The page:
Slipped capital femoral epiphysis (SCFE)

Disclaimer: This fact sheet is for education purposes only. Please consult with your doctor or other health professional to make sure this information is right for your child.

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What is SCFE?

SCFE is a condition that affects the hips of older children and teenagers. At the top of the femur (the thigh bone) is a ball-shaped area (the femoral head).  The hip is a ball and socket joint and the ball of the femur is connected to the top of the femur by a growth plate.  As the growth of the femur slows down, the ball can become unstable and slip. If this occurs it can cause the leg to turn outwards by changing the shape at the top of the femur.  This can affect how the hip moves. Some children with SCFE may have a pain in the thigh or knee rather than their hip. This is called referred pain.

What is the cause?

The condition affects boys and girls equally. There is thought to be a link between:  children and adolescents who are not within a healthy weight range,, the shape and position of the femur (called retroversion),puberty and hormones and endocrine conditions.

What problems will occur?

If SCFE is not treated, it will become worse, and may lead to arthritis in the hip. Treatment helps to reduce the risk of later arthritis.

What treatment will be needed?

Your child will require surgery to stabilize the hip. One or two screws will be screwed into the ball of the femur to prevent further movement (shown in the picture below). This can be done through a very small cut.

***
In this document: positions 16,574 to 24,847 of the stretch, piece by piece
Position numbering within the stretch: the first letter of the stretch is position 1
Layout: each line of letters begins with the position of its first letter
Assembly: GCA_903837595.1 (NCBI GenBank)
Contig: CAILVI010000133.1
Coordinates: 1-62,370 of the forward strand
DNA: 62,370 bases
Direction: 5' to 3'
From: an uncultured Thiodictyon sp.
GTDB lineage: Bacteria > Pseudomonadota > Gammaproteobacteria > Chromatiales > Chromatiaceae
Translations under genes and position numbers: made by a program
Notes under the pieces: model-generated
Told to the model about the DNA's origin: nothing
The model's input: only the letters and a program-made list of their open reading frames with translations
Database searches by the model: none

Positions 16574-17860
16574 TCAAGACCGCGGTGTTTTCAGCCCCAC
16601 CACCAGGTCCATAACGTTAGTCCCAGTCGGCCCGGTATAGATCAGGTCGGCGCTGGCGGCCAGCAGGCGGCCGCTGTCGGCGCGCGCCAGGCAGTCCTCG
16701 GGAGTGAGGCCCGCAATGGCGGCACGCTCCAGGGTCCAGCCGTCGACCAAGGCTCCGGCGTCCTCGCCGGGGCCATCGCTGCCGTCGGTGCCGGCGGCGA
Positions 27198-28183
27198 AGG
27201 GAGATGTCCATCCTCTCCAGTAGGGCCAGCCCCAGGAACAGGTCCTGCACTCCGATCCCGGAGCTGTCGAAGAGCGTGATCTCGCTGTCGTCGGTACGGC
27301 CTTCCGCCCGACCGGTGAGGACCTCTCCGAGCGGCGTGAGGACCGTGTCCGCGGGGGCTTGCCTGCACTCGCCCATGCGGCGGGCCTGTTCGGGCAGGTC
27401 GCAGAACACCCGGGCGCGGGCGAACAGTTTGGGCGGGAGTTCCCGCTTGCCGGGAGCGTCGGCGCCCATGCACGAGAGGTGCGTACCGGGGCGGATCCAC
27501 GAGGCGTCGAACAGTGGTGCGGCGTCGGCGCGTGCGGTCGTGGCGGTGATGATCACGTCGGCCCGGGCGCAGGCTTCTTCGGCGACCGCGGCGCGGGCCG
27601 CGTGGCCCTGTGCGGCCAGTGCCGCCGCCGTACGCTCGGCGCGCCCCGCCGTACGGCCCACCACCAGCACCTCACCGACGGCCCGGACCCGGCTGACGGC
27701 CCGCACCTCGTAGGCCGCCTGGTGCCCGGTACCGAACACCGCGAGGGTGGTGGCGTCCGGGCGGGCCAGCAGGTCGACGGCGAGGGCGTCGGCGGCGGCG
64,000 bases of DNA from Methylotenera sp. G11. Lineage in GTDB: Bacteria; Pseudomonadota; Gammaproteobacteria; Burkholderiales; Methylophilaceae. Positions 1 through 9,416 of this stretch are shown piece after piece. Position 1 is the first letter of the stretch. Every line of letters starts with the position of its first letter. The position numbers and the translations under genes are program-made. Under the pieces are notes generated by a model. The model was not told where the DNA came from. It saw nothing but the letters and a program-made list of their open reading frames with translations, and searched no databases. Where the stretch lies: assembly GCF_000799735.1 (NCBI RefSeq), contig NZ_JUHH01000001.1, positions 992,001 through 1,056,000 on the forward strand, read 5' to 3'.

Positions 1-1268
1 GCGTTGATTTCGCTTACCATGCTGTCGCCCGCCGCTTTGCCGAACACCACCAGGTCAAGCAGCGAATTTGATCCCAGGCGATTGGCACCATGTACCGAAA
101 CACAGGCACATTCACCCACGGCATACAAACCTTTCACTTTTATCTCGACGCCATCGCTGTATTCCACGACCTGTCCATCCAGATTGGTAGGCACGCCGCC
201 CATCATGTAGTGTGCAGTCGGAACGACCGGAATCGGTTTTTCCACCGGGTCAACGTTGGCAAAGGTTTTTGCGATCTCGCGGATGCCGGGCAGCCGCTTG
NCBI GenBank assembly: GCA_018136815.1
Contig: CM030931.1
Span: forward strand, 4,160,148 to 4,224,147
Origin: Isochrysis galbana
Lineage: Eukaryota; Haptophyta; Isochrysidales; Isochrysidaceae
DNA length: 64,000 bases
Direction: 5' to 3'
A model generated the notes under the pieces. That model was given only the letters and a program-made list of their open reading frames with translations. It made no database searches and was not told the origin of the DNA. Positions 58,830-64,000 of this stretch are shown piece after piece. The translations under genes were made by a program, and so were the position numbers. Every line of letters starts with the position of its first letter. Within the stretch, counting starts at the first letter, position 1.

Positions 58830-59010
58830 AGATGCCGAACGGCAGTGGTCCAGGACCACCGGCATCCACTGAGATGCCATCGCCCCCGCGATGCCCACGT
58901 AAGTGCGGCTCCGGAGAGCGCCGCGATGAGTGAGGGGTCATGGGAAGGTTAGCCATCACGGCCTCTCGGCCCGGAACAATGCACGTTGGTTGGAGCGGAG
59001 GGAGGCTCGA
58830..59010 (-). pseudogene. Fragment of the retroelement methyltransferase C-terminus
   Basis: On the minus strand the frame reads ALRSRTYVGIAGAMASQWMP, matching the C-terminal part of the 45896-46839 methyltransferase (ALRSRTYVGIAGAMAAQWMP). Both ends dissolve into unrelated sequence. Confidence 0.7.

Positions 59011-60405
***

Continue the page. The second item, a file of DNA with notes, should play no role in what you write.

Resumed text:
Your child will have a short stay in hospital and their hip will feel better straight after surgery. Your child will need to move around on crutches for the next six weeks while the hip heals.

Some children with SCFE may develop SCFE on the other hip. The other hip will be monitored and operated on if there is a suspicion of SCFE.

After surgery, the screws are not removed unless a complication develops. They should not be removed before your child stops growing.

Some children have a more acute condition called unstable SCFE. This condition carries the added risk of an injury to the femoral head blood supply and will require more complex treatment, as will severe cases of chronic SCFE. Your doctor will discuss this with you if it applies to your child.


  • Children with SCFE need surgery but usually lead full active lives after their hips have healed.
  • SCFE can occur later on the other side. If the other hip is hurting see your doctor straight away.
The Children's Hospital at Westmead
Sydney Children's Hospital, Randwick
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